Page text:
【ACE色譜柱】Column Equilibration in HILIC Mode
Column Equilibration in HILIC Mode
In order to obtain stable and reproducible retention times, it is essential to fully equilibrate HILIC columns with mobile phase prior to analysis to ensure a stable adsorbed water layer exists at the stationary phase surface. Similarly, after performing a gradient run, the column requires re-equilibration to the gradient starting conditions and formation of a stable adsorbed water layer.
In order to obtain reproducible retention times in liquid chromatography, it is essential that the column is equilibrated with mobile phase to a steady state. Allowing insufficient time for equilibration in both isocratic and gradient modes is a common source of poorly reproducible separations.
In reversed-phase (RP) LC, at least 10 column volumes of mobile phase should be flushed through the column prior to analysis in order to sufficiently equilibrate the column.Table 1 shows approximate column volumes for popular LC column formats. If elevated temperatures are used, additional time to equilibrate the column temperature may also be necessary.
In HILIC mode, column equilibration time can be somewhat longer. This is because in order to obtain stable and reproducible retention times, a stable hydration layer has to be established and maintained around the silica surface.
The time required for HILIC equilibration can vary between different stationary phases, mobile phases and analytes and is often highly application dependant. Longer
equilibration times when using buffered mobile phases have also been noted. To obtain robust HILIC methods it is therefore recommended that column equilibration times
are examined and documented during method development to aid in future method transferability.
As a general rule, it is recommended that a newly purchased column is flushed with 60-80 column volumes to fully equilibrate with a new mobile phase (Figure 1). For example, a 100 x 4.6 mm column operated at 1.5 mL/min requires initial equilibration of 42-56 minutes.
Once the run is completed, the column should be washed and stored according to the guidelines found on the reverse of the column QC test chromatogram supplied with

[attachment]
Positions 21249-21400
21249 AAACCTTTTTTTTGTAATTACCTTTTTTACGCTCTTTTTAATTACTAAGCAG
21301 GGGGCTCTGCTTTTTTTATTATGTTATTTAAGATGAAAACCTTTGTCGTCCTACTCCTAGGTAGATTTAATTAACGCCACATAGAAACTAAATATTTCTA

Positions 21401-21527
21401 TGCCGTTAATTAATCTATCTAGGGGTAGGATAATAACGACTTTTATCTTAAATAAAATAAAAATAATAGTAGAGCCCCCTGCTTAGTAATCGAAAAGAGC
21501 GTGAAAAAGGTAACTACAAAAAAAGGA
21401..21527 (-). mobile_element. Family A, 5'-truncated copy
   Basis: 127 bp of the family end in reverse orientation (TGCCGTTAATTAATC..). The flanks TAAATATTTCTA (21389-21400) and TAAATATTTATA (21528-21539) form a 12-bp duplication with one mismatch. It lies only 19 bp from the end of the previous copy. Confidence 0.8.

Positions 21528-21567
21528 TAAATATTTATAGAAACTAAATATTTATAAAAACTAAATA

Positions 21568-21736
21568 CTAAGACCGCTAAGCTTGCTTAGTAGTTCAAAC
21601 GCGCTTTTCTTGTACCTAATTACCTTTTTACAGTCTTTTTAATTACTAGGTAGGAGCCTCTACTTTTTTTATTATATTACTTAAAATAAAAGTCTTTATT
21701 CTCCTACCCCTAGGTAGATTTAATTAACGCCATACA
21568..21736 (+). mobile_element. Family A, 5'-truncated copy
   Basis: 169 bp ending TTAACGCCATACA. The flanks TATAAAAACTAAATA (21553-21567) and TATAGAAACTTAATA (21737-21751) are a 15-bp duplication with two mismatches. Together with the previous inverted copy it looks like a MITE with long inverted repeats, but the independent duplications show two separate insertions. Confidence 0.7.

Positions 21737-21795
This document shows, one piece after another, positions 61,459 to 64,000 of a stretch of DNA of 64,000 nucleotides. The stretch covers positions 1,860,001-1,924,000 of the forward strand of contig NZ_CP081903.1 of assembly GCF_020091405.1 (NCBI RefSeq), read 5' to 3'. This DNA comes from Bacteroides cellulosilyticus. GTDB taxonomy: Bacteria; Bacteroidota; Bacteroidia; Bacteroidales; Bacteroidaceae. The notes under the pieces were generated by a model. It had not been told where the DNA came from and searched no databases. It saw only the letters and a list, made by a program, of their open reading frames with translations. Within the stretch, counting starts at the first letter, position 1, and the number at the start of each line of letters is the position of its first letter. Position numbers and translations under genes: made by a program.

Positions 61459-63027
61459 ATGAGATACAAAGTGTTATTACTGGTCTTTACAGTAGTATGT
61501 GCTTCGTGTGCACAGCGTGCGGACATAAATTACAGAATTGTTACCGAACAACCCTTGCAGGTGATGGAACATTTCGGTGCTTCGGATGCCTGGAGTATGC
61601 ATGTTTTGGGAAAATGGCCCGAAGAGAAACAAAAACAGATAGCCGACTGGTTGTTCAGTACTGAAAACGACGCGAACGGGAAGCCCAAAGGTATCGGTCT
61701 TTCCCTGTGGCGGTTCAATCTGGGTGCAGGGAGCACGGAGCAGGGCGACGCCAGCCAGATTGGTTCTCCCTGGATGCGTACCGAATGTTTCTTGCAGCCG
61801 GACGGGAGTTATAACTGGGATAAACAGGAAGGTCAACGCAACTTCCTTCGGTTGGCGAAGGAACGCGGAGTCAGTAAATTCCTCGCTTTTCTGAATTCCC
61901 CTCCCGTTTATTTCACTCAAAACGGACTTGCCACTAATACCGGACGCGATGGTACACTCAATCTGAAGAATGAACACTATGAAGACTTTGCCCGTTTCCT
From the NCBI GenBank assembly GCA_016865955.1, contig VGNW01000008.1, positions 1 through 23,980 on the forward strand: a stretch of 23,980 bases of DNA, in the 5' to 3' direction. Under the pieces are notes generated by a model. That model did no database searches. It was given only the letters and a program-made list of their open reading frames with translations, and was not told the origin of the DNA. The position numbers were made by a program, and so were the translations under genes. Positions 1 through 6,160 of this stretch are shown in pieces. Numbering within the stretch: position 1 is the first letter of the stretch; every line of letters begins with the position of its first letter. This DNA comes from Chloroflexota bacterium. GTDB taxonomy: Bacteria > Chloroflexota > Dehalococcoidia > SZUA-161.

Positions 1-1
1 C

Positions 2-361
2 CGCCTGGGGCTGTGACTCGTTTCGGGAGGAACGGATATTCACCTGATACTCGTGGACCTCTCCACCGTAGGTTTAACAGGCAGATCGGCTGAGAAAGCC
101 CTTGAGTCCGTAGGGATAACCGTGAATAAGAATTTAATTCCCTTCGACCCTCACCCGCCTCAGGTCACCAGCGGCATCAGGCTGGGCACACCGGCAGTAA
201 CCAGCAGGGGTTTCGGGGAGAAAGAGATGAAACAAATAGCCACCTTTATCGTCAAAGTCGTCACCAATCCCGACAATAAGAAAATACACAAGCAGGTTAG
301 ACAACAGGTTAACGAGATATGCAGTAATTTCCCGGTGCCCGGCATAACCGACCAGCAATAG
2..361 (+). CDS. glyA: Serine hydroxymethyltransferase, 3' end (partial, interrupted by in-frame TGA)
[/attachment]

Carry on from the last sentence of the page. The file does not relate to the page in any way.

the column. For subsequent runs, shorter equilibration times of 20 column volumes are sufficient (Figure 2).
Figure 1: Plot of the number of column volumes required to achieve stable retention time in isocratic reversed phase (blue) and HILIC (green) modes for brand new, unused columns
Table 1: Approximate internal volume in millilitres of common LC column formats packed with fully porous particles.
Figure 2: Plot of the number of column volumes required to achieve equilibration for second and subsequent analyses.
Column: ACE 5 HILIC-A, 100 x 3.0 mm, Mobile phase: 10 mM ammonium formate pH 4.7 in MeCN/H2O (90:10 v/v), flow rate:0.43 mL/min, temperature: 25 °C, detection: UV, 214 nm, Sample: 2-deoxyguanosine, 4-hydroxybenzoic acid, salbutamol.
Similar rules apply for gradient HILIC chromatography.A new HILIC column should be equilibrated for at least 60-80 column volumes before the first injection. After
performing a gradient analysis, a re-equilibration time of 10 column volumes is usually sufficient to reestablish the gradient starting conditions and obtain robust retention times (Figure 3). Gradient reequilibration times are typically more critical to reproducible retention times for HILIC gradients than for RP gradients.
It is recommended that the re-equilibration time is thoroughly assessed during method development and then recorded accurately within official method documentation to ensure reliable future use of the method.
When using buffered mobile phases in gradient HILIC mode, it is also advisable to maintain a constant buffer strength throughout the gradient. This is easily achieved by incorporating the same concentration of buffer in both solvent lines. Note that care should be taken to avoid buffer precipitation at high % organic.
Figure 3: Repeat injections on a HILIC gradient method with re-equilibration time corresponding to 20 column
volumes. Column: ACE 5 HILIC-A, 150 x 4.6 mm, Mobile phase: 10 mM ammonium formate pH 3.0 in MeCN/H2O (90:10 v/v), 94 to 70% MeCN in 15 minutes, flow rate: 1.5 mL/min, temperature: 25 °C, detection:254 nm, Sample: theophylline, hypoxanthine, acebutolol, guanine, cytosine, cytidine.
HILIC methods typically require longer equilibration times than reversed-phase methods to obtain reproducible analyte retention. It is recommended that equilibration time is thoroughly assessed during method development. By following the guidelines outlined in this ACE Knowledge Note, reliable and reproducible HILIC methods can be developed using ACE HILIC columns.